22 November 2007

Critical Miss or Critical Mass?

Budapest Critical Mass
"Everytime I see an adult on a bicycle, I no longer despair for the future of the human race." - H. G. Wells

Let's get one thing straight. While we're not banner-waving activists, we think activism is fantastic. We're all for it, especially the activism towards creating bike culture and infrastructure like we have in Copenhagen in other cities in the world.

We just feel the need to play devil's advocate regarding the Critical Mass movement. Certainly the style of Critical Mass prevalent in, for example, North American cities. Rides that feature an aggressive, in-your-face tone. There are many positive examples of protest rides that are calm, cool and accepted. Budapest comes to mind. Even the rides in Prague - where they changed the name from Critical Mass to something akin to 'bike ride' in order to remove themselves from the North American versions.

Generlally, it's a brilliant concept. Democratic to the core. Celebrations, even. Even if there are only a couple of dozen cyclists. Although we loved to ride in Budapest, with tens of thousands of other bikes. That would be a rush. We also think that movements like the Naked Bike Ride protests tackle important issues with humour.

We despise the exaggerated crackdowns by police in various cities, but we're not too thrilled about those participatnts who are aggressive towards motorists. Democracy becomes anarchy. We don't fancy much the elitist attitude of many in the environmental activist movement either. Those who look down their nose at motorists - and even non-cyclists.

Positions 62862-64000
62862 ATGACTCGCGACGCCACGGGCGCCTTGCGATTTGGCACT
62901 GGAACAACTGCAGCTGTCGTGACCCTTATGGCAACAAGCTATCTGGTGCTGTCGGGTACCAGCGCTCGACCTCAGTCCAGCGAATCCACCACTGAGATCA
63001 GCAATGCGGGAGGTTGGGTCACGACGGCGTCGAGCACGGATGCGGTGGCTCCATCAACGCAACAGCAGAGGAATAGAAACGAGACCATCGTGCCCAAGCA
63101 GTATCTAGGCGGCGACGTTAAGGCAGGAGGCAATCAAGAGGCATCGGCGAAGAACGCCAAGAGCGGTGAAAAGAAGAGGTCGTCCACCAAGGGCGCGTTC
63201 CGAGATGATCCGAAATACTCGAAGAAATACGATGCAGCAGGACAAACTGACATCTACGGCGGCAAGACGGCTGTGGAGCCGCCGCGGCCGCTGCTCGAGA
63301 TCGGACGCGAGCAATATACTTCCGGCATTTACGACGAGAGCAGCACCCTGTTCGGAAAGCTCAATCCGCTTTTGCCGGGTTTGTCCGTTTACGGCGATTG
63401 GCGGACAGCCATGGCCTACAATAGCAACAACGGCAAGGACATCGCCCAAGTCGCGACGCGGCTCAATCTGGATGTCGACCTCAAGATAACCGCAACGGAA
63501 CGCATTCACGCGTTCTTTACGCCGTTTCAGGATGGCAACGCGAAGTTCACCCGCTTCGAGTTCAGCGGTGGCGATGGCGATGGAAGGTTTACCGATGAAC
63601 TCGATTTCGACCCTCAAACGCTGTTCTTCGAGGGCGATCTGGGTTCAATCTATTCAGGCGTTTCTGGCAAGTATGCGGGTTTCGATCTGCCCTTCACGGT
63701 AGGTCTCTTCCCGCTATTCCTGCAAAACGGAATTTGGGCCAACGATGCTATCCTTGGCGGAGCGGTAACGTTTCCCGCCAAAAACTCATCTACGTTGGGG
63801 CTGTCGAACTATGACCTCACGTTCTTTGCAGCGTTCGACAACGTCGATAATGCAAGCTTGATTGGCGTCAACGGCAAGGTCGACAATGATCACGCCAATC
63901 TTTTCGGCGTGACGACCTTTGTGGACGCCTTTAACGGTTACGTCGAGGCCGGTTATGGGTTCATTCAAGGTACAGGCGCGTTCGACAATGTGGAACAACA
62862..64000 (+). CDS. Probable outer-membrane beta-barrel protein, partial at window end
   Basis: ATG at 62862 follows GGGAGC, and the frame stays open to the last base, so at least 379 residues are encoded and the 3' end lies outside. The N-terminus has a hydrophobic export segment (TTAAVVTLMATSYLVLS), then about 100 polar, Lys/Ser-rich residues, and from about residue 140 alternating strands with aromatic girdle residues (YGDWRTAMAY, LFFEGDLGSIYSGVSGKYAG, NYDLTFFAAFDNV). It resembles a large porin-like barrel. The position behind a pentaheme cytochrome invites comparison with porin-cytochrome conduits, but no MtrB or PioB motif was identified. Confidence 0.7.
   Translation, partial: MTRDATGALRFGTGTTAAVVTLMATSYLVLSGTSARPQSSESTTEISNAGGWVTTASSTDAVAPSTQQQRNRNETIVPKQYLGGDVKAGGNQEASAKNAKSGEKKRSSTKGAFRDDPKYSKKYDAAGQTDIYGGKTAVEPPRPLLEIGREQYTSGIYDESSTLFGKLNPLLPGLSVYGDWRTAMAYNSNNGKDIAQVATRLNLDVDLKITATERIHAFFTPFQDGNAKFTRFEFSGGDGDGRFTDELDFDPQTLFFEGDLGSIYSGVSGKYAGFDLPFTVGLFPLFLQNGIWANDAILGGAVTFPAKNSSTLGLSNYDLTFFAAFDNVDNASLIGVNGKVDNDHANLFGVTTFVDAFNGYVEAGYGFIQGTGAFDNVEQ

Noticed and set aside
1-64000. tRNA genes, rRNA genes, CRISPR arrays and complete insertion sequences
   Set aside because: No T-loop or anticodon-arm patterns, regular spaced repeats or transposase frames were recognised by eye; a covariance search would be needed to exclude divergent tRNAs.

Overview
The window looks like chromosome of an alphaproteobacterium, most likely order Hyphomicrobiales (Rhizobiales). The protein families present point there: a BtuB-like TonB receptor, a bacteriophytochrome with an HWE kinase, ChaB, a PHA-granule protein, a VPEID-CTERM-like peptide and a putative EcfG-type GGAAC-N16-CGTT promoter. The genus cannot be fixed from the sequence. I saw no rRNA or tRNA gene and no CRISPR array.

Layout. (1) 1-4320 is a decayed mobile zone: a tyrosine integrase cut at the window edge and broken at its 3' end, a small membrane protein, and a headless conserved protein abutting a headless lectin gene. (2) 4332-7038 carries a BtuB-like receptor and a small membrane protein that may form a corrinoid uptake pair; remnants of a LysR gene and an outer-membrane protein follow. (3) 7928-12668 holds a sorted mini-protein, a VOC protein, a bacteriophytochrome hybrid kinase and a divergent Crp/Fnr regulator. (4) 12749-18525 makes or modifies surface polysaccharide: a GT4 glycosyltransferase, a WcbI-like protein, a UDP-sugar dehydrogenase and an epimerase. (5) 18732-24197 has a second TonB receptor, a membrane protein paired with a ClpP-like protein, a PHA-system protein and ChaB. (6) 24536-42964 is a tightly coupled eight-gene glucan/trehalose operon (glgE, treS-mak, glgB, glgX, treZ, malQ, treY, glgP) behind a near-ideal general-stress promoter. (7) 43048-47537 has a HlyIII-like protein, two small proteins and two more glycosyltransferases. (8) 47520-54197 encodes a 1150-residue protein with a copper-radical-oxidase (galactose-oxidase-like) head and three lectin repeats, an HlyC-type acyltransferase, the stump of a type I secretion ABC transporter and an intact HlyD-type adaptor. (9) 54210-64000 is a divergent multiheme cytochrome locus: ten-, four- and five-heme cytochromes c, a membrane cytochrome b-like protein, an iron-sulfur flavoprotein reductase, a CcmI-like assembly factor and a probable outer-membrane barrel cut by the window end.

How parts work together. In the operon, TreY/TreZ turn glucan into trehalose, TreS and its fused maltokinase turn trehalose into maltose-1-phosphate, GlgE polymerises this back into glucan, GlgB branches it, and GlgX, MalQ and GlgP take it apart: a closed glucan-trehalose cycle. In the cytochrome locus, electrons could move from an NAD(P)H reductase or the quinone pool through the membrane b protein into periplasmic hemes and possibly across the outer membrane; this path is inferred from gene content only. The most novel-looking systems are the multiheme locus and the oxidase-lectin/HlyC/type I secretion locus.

We figure that the point of Critical Mass is to profile the need for bike culture and all the enviromental plusses inherent in it. A good thing. Therefore one of the primary goals is to get more people to ride their bikes. For whatever reason: sustainability, oil-dependence reduction, better health for fellow citizens.

If so, does Critical Mass work? We don't know. 15 years on and are there any cities that have made massive gains towards a bike culture similar to many European cities?

We do know that we see a simple alternative. An easier route. What if all those massers merely rode their bikes every day? In normal clothes, like normal people? Like the millions of citizens of Northern Europe.